Tuesday, May 28, 2013


I love science. It's given us a lot of things that I'm really grateful for. I don't really know how I'd fare in a less scientific world.  The fact that I can work from my with a computer over the internet, enjoy an air conditioned living space in the heat of summer and warmth in the winter, and have all sorts of entertainment and educational options without even going anywhere is truly amazing.

Science, however is a tool, not a belief system in and of itself.  It fits into the framework of larger beliefs, called metaphysics, or fundamental views about who and what we are, what existence is, and what - if anything - we're doing here.  Science only describes the interactions of physical materials and energy: it doesn't tell you what to believe about the larger questions. That's our choice.

Some people confuse the personal metaphysical beliefs as expressed by many scientists, like materialism or atheism, with a conclusion of science itself.  As far as I know, there is no scientific evidence that there is no god, and there is no scientific evidence that there is no afterlife.  Therefore, these cannot be scientific conclusions, but are rather metaphysical beliefs.

When someone says that spiritual or religious people are "anti-science", they are making what is called a categorical error; it is not the physical descriptions of the interactions of matter and energy that the spiritual and religious generally disagree with, but rather the metaphysical interpretations and beliefs some scientists profess as if they are scientific conclusions.  We (the spiritual and/or religious) take issue with the metaphysics of scientists being presented as a part of science itself; we don't take issue (generally speaking) with the actual science.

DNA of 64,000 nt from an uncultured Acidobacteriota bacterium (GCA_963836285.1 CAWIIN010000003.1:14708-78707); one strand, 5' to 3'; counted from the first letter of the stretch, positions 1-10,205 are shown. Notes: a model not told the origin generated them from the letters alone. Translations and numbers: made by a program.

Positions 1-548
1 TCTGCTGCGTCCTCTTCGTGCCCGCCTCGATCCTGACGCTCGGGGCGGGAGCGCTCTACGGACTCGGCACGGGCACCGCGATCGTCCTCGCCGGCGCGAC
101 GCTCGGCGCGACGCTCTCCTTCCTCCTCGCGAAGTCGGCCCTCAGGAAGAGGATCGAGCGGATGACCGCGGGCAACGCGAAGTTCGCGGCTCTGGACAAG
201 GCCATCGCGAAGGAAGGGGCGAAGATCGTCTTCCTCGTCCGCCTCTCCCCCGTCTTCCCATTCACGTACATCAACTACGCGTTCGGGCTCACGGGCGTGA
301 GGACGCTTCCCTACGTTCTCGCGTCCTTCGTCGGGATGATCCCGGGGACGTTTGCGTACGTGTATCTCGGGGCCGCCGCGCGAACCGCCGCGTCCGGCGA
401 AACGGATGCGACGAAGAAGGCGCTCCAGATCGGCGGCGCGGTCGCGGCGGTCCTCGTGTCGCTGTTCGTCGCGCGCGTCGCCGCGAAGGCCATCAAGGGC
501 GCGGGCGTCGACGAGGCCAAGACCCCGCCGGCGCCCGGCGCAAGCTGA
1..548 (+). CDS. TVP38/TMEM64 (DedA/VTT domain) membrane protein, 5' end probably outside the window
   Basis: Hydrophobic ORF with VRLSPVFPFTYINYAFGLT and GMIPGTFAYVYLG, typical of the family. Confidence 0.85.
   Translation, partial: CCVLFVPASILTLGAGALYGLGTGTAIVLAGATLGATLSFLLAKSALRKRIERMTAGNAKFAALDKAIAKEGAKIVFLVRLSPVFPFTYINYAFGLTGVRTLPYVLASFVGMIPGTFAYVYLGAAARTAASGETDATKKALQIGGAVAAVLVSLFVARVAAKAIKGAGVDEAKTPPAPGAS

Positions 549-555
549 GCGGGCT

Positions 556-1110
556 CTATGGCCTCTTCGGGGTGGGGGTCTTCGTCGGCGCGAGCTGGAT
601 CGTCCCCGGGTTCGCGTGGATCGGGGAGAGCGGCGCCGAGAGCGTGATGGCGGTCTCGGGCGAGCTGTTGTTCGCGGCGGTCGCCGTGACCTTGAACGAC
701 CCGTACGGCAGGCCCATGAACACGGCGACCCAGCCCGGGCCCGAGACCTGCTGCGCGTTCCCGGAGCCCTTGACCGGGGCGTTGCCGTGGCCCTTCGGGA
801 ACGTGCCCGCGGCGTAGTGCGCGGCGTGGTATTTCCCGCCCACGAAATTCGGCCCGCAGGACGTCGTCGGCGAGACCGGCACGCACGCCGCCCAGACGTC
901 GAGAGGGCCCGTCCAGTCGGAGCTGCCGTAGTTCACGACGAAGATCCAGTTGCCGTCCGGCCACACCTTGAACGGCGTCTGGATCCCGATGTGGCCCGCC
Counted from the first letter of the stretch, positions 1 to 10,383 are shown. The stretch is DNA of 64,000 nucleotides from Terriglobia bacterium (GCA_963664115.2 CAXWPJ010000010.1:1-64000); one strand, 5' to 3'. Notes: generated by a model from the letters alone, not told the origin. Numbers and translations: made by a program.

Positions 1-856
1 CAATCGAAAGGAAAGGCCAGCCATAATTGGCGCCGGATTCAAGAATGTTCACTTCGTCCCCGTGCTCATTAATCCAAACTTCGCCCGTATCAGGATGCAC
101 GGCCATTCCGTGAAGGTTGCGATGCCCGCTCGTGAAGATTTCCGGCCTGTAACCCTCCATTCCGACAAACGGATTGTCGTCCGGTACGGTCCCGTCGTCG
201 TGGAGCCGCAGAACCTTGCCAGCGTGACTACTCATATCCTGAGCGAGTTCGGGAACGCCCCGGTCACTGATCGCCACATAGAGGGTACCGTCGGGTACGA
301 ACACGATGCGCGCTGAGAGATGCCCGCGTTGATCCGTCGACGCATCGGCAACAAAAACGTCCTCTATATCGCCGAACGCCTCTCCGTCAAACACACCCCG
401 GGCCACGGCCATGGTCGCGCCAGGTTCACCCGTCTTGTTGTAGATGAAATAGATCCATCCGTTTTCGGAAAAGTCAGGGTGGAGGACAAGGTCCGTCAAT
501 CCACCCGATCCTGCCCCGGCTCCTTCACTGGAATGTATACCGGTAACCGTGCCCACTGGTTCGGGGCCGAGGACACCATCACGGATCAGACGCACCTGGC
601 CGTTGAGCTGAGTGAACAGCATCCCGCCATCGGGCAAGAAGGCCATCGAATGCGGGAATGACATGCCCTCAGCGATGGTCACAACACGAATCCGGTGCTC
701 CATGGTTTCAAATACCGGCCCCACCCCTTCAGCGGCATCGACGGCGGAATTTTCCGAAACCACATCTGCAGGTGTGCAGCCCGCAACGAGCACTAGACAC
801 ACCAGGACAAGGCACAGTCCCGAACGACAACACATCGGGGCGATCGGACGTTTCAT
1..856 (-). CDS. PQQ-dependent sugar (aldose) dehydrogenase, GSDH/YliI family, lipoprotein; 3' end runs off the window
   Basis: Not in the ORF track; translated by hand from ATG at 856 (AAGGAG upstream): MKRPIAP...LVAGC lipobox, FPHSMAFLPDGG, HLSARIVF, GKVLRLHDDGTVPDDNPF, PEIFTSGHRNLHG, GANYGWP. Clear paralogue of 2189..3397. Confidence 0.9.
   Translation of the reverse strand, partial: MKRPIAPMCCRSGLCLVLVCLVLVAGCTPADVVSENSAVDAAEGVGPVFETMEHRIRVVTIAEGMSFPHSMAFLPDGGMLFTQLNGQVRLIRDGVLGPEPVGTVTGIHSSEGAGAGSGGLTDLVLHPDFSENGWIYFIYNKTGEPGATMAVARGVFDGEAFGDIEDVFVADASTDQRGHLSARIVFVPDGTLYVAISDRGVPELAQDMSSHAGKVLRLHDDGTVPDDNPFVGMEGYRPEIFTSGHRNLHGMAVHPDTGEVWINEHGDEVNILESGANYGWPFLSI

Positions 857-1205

The point of the above is to make the case that if some people feel compelled to believe what scientists tell them as if everything scientists say are incontrovertible facts, the important thing to remember is that there is a difference between describing a physical interaction, which is what science does, and making a metaphysical claim about what those descriptions mean. We are still free to believe whatever we wish about the meaning surrounding those descriptions, even if we accept the description itself as true.

Friday, May 24, 2013


Most people do not come to their beliefs by a deliberate process.  They are influenced into believing things by the happenstance of their lives - what part of the world they are born in, who their parents are, the teachers they interact with, what various figures of authority, friendship, love and respect tell them.  They are influenced by the course of events in their lives.

Mostly, they are guided in their beliefs by emotional attachments and through emotional events, and by  the structure of whatever local society exists around them.  That's not to say that they adopt the consensus beliefs around them, but rather that those local group structures serve as the grounding for however their particular belief structure assembles as time goes on, pro or con.  One might rebel against their local beliefs, but then those local beliefs are still the basis for their rebellion.

And, usually, this is not a deliberate process, but rather just a happenstance collection of views that are usually not very well thought out.  Which usually ends up with people committed to hypocritical, self-conflicting, unsupportable and/or even disabling views. Committed to them on a deep, emotional level where their beliefs become a large part of their sense of self.  Challenge their beliefs, and you've attacked them personally.

How many people, do you suppose, are willing to set aside all that they believe (even if possible), and start with a blank slate, and pose these questions:

1) What should I believe, and why?

2) What do I want to believe?